NCBI Bookshelf. A service of the National Library of Medicine, National Institutes of Health.

Coffin JM, Hughes SH, Varmus HE, editors. Retroviruses. Cold Spring Harbor (NY): Cold Spring Harbor Laboratory Press; 1997.

Cover of Retroviruses

Retroviruses.

Show details

Retroviruses as Agents of Genetic Change

Although the virus, the host, and, in particular, the extent and dynamics of viral replication are quite different from lentiviruses, the oncogenic potential of many simple retroviruses also rests on the fact that there are a large number of infected cells in the host. As mentioned earlier, for infections with a number of simple retroviruses (MLV in mice, ALV in chickens, MMTV in mice, etc.), the large number of infected cells means that the probability of the viral DNA inserting near a proto-oncogene, which is unlikely when considered on the basis of a single cell with one or two viral DNA insertions, becomes quite likely when considered in the context of the millions of infected cells present in the host. Although the activation of a proto-oncogene by retroviral insertion is not usually sufficient to convert a normal cell into a tumor cell, it can be the rate-limiting step in the development of a tumor, by creating a large pool of cells within which subsequent mutations—either spontaneous or induced by additional insertions of viral DNA—are likely to occur. This model requires both that viral DNA can insert at a large number of sites (so that insertion near the target gene is possible) and that an appropriately large number of cells be infected for the activation (or, much more rarely, inactivation) of specific target genes.

As is pointed out in Chapter 8, the effects of retroviral insertions on the expression of host genes also applies to endogenous viruses in evolutionary time. To be selected on an evolutionary time scale, the insertion must benefit the host. The clearest benefit conferred by endogenous proviruses is resistance to infection by certain (often related) exogenous viruses. However, as in the case of exogenous proviruses, endogenous proviruses can also activate or inactivate expression of nearby cellular genes. Indeed, a number of familiar mutations in inbred mice were caused by this kind of insertional inactivation. Over longer periods of evolutionary time, such inactivation events are likely to be lost by selection, but a few cases of apparently selectively favorable activation of cellular genes, such as the expression of amylase in the human salivary gland described in Chapter 8, have occurred.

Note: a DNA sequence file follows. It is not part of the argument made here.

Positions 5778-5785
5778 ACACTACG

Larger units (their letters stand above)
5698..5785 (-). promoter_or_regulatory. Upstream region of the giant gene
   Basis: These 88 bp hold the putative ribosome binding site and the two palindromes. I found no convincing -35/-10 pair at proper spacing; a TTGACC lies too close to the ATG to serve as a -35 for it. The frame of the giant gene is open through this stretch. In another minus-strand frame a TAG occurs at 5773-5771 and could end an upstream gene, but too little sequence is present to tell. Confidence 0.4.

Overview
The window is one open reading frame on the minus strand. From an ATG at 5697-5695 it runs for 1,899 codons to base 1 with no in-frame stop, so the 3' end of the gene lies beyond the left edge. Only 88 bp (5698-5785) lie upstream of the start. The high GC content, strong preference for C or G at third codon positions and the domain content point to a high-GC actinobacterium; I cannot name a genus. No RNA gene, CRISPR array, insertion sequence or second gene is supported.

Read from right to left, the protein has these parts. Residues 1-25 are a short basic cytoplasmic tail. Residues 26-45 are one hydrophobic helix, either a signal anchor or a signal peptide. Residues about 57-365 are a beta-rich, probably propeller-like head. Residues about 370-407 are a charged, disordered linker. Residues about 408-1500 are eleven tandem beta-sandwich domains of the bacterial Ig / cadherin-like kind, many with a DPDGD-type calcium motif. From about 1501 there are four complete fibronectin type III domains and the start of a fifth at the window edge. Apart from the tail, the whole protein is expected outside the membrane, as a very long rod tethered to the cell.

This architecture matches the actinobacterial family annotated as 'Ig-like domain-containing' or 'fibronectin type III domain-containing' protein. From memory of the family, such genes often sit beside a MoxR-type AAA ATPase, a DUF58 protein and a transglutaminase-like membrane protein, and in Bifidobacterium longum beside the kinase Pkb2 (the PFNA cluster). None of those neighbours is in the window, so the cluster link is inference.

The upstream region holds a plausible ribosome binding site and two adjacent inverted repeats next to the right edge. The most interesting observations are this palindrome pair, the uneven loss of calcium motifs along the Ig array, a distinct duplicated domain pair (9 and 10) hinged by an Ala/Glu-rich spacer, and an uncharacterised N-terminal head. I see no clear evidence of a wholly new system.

Clearly, retroviruses not only depend on, and are influenced by, their hosts, but they, in turn, can profoundly affect the genetic makeup of their hosts. Building on the example of retroviruses that naturally acquire cellular oncogenes, major efforts are under way to modify retroviruses deliberately so that they will carry and express genes that have desirable, rather than undesirable, effects on their hosts. Retroviral vectors have become useful tools in the laboratory for genetic alteration of cells in culture and for modifying animals for experimental purposes. The effective application of vector strategies to humans remains to be achieved, but preliminary experiments suggest that modified retroviruses will eventually be used for the treatment of hu man diseases of both genetic and nongenetic origin. Effective use of these strategies must be based on a thorough understanding of the biology of the retrovirus-host interaction. For example, a vector based on a simple retrovirus will only be able to infect dividing cells, severely limiting the range of cell types available for treatment, especially in adults. It is also important to remember that proteins expressed by cells infected by retroviral vectors may be treated as foreign by the host and give rise to undesirable immune responses against them or the transduced cell. Such responses can affect the efficacy of the therapeutic protein or the survival of the infected cell.

Copyright © 1997, Cold Spring Harbor Laboratory Press.
Bookshelf ID: NBK19457

Views

  • PubReader
  • Print View
  • Cite this Page

Recent Activity

Your browsing activity is empty.

Activity recording is turned off.

Turn recording back on

See more...